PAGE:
Essay: Communicative Language Teaching

Pages: 5 (1450 words)  ·  Bibliography Sources: 5  ·  Level: Doctorate  ·  Topic: Communication - Language  ·  Buy This Paper

Communicative Language Teaching Results Summary

Unfortunately in Libya, there are issues where there are little resources to provide sufficient training in regards to the CLT Approach. In order to better understand the current context, a mixed methods approach was taken and this current research examined 24 Libyan EFL teachers to evaluate their understanding and capabilities within the use of CLT. For the questionnaire, a 5-point Likert scale was used and then analyzed using SPSS methods. Interviews were then used as a follow-up in the Misurata region of Libya. These interviews asked teachers their thoughts on the effectiveness of CLT approach strategies in EFL classrooms, especially in regards to the combination of stuffy of linguistic forms and communicative functions.

Results

Teachers with an Education Background

The first category that was differentiated by the research was that of teachers with an education background. 18 of the 24 respondents had a B.A. In English Education / Linguistics, making up 75% of the participants that responded. These teachers had greater knowledge of how to implement a greater spectrum of educational strategies.

Examining the questionnaire for this group shows a clear trend. Essentially, grammar played a much larger role in terms of importance for larger educational strategies. Question 1 asked whether grammatical correctness is the most important criterion by which language performance should be judged. Respondents in this category averaged this score to be about 3.46, meaning that it was slightly undecided. More participants had responded higher on the Likert scale than those who had a Literature degree and background, who mostly disagreed with the statement. Statement 3 suggested that grammar should be taught only as a means to an end and not as an end in itself. The score for teachers with educational backgrounds showed that the average was 4.13, meaning that they agree. These participants also agreed that the knowledge of the rules of a language does not guarantee ability to use the language, with an average response of 4. Participants in this category also agreed that through mastering grammar, students would be able to communicate effectively with a native speaker and the idea that language is acquired most efficiently when it is used as a vehicle for doing something else rather than studied as a primary end itself (Statement 18). Overall, it was clear that teachers with an educational background assert the importance of grammar in the capability to communicate effectively within that language. These participants believed that grammar was important, but not the only crucial element, based on their tendency to answer in agreement but without a strong agreement with responses of 5. The clear message is that grammar is important, but it is not the main element that makes a language. These participants still asserted that grammatical knowledge could not make a student be able to use the language efficiently. However, they still show a clear belief that grammar can only augment study of English, and cannot be relied entirely on its own. Additionally, the questionnaire showed a clear increase of teachers with education backgrounds to take a more democratic, or learner-centered approach to teaching language. Essentially, the language lessons taught become more flexible.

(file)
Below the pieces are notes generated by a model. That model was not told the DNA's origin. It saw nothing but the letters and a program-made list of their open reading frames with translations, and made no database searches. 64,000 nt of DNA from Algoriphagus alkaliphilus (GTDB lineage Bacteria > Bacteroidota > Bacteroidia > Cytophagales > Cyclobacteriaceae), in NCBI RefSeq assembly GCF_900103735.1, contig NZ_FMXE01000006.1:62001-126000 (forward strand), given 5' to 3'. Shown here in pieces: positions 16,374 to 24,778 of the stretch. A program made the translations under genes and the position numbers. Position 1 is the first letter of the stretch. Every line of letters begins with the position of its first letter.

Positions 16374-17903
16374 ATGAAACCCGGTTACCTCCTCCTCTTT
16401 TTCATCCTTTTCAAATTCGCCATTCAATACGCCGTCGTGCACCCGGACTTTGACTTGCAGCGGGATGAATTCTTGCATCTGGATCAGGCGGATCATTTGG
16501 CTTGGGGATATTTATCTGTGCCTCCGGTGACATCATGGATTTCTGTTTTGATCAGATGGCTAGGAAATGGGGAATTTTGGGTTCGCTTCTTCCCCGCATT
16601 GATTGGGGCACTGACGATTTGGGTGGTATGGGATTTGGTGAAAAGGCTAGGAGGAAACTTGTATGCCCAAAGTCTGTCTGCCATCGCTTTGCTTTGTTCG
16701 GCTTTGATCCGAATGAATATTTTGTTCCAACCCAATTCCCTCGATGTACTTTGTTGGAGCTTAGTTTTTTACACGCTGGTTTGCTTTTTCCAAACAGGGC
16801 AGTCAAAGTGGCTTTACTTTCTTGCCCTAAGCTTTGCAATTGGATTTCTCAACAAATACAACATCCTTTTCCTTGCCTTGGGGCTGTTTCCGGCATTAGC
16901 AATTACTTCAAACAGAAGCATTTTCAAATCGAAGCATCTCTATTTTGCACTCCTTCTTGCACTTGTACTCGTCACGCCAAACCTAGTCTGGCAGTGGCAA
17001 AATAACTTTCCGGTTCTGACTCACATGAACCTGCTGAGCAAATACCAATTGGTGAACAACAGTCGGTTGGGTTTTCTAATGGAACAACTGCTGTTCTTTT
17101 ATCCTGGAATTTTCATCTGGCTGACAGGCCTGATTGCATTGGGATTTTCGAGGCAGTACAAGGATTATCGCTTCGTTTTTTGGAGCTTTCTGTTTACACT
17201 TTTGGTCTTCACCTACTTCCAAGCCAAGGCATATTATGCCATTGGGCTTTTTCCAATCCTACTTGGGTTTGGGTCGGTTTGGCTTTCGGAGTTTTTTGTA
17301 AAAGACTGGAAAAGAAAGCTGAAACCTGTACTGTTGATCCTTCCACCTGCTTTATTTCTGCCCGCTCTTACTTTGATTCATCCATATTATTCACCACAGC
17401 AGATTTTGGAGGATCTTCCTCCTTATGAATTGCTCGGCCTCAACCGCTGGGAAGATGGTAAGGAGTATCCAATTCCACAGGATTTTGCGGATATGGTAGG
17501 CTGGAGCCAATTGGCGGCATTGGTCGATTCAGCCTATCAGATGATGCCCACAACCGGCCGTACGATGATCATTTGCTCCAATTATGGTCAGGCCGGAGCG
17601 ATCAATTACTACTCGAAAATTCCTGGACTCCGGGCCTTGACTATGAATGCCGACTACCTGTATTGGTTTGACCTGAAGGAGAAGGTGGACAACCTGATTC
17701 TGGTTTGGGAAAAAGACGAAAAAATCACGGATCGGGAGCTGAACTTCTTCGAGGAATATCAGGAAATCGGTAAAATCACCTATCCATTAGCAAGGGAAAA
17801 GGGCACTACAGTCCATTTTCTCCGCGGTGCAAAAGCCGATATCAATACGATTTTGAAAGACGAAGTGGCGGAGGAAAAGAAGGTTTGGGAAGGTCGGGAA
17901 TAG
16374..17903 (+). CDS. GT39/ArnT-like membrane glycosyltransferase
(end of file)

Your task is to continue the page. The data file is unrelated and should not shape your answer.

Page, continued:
Moreover, the research explored how phonics, interaction with others, and repetition were the most important elements to language teaching (Kinney, Kinney, & Kinney, 2010). Interview showed clearly that these were believed to be the elements that impacted the students' ability to learn the tenants of English. Teachers with an education background tended to show a strong belief that English should be the only language spoken in front of students, even from the very beginning. This forces them to have to understand and interact in English, imitating the structures they are learning within the lessons. These teachers have more exposure to how to implement methodologies using body language, gestures, drawings, and more as vehicles to augment the English being spoken. This is based on their educational training, rather than their emphasis on literature.

Classroom observations of teachers with education backgrounds help provided a clear image of their abilities to better implement CLT practices. Essentially, this group was much closer to following CLT practices than teachers without education backgrounds. Most of the teachers within this category already touch upon major CLT curriculum elements, and as such would only need light training that helped improve their overall adherence.

Teachers without an Education Background

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